The reason these characters are both ubiquitous and appealing to today’s adults is that today’s economic realities are significantly harsher than those faced by the previous generation. As recently as the 1970s, an adult male would have not only been able to find full-time employment but full-time employment well-paid enough to allow him to support an entire family. This is a model of adulthood that is now completely out of reach for all but the most supremely wealthy people. Compared to even the 1990s, today’s adults not only struggle to find full-time employment but even those that do still wind up struggling to make enough money to live independently of their families. The closest Hollywood has come to recognising these changing social conditions is having films in which teenagers earn money working shitty jobs whilst living at home with their parents.Meanwhile, the standard model of social interaction is not exhausted adults struggling to find time to spend the odd evening with their equally exhausted friends but high school kids hanging around in cliques with nothing to do but wallow in sexual tension. Little surprise then that most of today’s adults think of themselves as kids not quite ready to grow up.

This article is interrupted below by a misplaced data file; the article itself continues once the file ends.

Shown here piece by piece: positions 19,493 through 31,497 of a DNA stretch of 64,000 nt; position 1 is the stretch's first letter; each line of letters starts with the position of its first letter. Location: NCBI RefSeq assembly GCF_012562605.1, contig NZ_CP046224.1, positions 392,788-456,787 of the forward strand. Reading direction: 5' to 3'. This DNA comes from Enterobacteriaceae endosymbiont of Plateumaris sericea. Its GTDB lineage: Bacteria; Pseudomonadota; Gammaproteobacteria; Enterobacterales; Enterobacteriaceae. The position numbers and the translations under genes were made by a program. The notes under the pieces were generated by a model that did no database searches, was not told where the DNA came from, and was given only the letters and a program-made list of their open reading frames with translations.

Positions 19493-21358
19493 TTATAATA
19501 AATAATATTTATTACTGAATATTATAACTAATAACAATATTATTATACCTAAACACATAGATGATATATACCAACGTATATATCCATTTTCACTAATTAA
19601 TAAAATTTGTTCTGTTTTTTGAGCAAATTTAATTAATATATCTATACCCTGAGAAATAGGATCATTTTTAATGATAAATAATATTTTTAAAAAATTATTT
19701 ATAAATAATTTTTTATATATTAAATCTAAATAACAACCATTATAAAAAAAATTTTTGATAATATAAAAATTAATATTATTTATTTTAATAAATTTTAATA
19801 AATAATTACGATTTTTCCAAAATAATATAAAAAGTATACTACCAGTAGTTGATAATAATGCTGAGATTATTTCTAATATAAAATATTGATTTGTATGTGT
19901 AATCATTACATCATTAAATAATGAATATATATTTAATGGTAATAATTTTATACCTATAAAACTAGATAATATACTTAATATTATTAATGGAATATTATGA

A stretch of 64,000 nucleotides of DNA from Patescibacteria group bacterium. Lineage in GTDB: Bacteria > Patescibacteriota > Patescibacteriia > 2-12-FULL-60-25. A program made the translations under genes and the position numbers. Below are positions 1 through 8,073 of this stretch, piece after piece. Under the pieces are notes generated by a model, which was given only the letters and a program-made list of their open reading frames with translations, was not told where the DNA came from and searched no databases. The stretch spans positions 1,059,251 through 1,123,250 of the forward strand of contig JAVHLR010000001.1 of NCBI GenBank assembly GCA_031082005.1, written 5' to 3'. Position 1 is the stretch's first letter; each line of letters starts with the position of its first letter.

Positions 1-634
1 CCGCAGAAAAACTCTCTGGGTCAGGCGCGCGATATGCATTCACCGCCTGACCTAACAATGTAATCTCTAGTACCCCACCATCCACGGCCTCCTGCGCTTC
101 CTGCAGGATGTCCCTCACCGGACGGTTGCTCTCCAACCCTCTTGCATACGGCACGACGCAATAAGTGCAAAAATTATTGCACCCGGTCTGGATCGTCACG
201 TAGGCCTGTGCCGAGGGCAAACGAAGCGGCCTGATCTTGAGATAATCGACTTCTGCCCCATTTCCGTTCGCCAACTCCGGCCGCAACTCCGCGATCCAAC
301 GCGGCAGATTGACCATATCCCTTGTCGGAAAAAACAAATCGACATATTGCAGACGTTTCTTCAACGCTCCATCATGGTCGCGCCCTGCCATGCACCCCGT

5 Comments leave one →
  1. May 9, 2017 10:57 am

    Another good collection of pieces. I was surprised to find ghosts in here, but that’s the joy of this kind of blogging, I suppose!


  2. May 9, 2017 1:49 pm

    I was well into ghosts and the paranormal as a kid and I think I’m benefiting not only from my distance from academia but also from the fact that many of these things are cycling back into fashion. I love ghosts and Bigfoot and stuff like that (not least because it annoys my wife whenever I try to argue for the existence of chemtrails).